DiseasesSymptoms

Diagnosing the Symptoms of Von Hippel Lindau

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  • Von Hippel Lindau disease presents a great clinical variability and symptoms depend on the size and location of the tumors. Read on to learn more about this ...!

You may have heard of Von Hippel Lindau disease and wondered what it means. What are the symptoms of Von Hippel Lindau? How can you protect yourself?

You need to know what Von Hippel Lindau is, how to diagnose it and how to treat it. Keep reading to learn more.

Overview and Symptoms of Von Hippel Lindau Disease

Von Hippel Lindau disease is a rare, hereditary, multisystemic disease characterized by the development, at an early age, of tumors in different locations: ocular, renal, adrenal gland, pancreas and central nervous system (system formed by the brain and spinal cord).

It was first described in 1895 by Eugene von Hippel, who described that retinal angiomas (tumors characterized by hyperplasia, excessive development of tissues, blood vascular tissue) were hereditary and later Arvin Lindau, in 1926, suspected that these tumors were part of a broader lesion of the central nervous system.

During the first decades of the 20th century, families were reported having not only angiomas in the retina or central nervous system, but also cysts (closed sac under the skin that may contain a liquid or semisolid content) and tumors of visceral organs, including the kidneys, adrenal glands, pancreas, and epididymis (set of seminal vessels located above the testicle).

These tumors specifically include clear cell renal carcinoma, pancreatic cystadenomas, pancreatic islet tumors, and pheochromocytomas.

In 1964 Melmon and Rosen coined the term Von Hippel Lindau and proposed a diagnostic definition of this disease as follows: a hemangioblastoma associated with a typical visceral tumor, or a hemangioblastoma or characteristic tumor associated with a family history of Von Hippel Lindau.

The estimated prevalence (number of cases of a disease in a population) is 1/35,000. Almost all cases occur before age 65, although the disease is usually diagnosed at an average age of 26.

Von Hippel Lindau disease is due to a genetic defect. The normal Von Hippel Lindau gene acts as a “tumor suppressor gene,” whose function is to suppress tumor formation. For a tumor to form, both copies of the gene, one from the father and one from the mother, must be inactivated.

In an individual who does not have the hereditary alteration in the Von Hippel Lindau gene, both copies need to be mutated for a tumour to form, due to the inactivation of the Von Hippel Lindau gene.

In the case of people who inherit one defective copy of the gene, only the deactivation of the remaining copy is sufficient for the tumor to form. Tumours therefore form earlier and in more organs than in normal people, as all the cells in the individual’s body have an altered copy of the gene from birth.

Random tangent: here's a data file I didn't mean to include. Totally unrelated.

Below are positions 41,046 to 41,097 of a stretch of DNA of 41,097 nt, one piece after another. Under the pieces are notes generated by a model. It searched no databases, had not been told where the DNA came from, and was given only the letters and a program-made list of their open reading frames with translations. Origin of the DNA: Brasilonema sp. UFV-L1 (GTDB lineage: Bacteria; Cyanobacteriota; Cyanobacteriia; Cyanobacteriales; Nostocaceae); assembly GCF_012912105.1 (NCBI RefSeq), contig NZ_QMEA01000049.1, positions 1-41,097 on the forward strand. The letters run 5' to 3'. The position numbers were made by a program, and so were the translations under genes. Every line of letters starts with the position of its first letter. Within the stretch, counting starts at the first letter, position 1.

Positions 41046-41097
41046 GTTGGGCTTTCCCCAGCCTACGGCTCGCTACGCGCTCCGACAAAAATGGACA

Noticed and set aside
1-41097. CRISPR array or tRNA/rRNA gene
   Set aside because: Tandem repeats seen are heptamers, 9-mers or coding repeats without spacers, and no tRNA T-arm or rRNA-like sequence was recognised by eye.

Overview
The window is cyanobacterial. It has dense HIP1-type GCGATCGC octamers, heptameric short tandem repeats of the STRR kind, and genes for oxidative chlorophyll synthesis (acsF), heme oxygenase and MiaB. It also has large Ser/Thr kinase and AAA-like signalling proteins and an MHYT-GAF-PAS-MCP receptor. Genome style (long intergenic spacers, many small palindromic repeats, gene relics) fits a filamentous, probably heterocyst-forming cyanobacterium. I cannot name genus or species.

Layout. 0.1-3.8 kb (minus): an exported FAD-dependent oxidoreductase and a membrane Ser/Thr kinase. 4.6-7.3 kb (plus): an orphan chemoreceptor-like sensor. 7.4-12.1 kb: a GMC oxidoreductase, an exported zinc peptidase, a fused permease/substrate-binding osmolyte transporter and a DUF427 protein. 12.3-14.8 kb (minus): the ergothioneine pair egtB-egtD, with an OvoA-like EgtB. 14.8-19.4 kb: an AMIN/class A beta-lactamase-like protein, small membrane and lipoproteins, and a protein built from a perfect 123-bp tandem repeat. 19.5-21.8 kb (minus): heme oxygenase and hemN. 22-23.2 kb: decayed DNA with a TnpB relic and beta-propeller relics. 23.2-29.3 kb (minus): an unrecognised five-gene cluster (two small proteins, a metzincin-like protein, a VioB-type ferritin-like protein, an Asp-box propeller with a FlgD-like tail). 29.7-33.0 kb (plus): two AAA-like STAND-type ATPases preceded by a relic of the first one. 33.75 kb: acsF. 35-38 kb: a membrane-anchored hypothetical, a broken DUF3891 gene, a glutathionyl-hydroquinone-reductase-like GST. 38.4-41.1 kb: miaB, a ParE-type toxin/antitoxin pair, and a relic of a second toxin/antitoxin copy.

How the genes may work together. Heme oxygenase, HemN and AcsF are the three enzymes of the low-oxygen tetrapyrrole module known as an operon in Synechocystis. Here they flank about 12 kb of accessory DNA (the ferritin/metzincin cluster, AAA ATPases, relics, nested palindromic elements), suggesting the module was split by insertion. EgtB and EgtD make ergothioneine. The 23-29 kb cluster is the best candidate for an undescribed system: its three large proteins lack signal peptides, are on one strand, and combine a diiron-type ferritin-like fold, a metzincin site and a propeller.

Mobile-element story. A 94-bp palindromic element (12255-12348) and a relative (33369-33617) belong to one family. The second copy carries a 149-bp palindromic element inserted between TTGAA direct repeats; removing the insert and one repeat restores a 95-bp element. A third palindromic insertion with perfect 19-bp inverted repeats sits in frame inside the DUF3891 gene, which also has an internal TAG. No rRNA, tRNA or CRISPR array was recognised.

Those affected have one or more characteristic tumours, and/or a concomitant family history.

Although members of a family group may develop a similar pattern of tumours, the expression of the disease is characteristically variable in each case.

Thus, first-degree relatives may develop tumours in different organs, in varying numbers and aggressiveness and with different complications for otherwise similar tumours.

Few patients develop the full range of possible manifestations and about 50% of those affected present only one manifestation of Von Hippel Lindau.

Many affected people do not develop expressions of the disease until an advanced age.

The most frequent initial manifestation is angiomatosis in the retina and hemangioblastomas in the cerebellum, with subsequent appearance of tumors in the brain, spinal cord, pheochromocytoma in the adrenal glands, microcystic serous cystoadenoma in the pancreas and renal cell carcinomas.

Angiomatous lesions in the liver, kidney, pancreas, lung, skin and epididymis have also been described.

Von Hippel Lindau disease is classified into two types based on the presence or absence of pheochromocytomas

Type 1: those that do not present pheochromocytomas, account for about 80% of cases.

Type 2: with the presence of pheochromocytomas, approximately 20% of the cases, with a worse prognosis than type 1.

Type 2A: characterized by the absence of renal cell carcinomas and pancreatic cysts.

Type 2B: with the presence of renal cell carcinomas and pancreatic cysts, which is the group with the highest mortality and worst prognosis.

Von Hippel Lindau disease presents a great clinical variability and symptoms depend on the size and location of the tumors. Thus: Angiomatosis in the retina can cause retinal detachment, bleeding and eventually blindness. Hemangioblastomas of the central nervous system produce various symptoms such as: headache, unsteadiness in walking, vomiting, balance disorders and weakness in upper and lower extremities.

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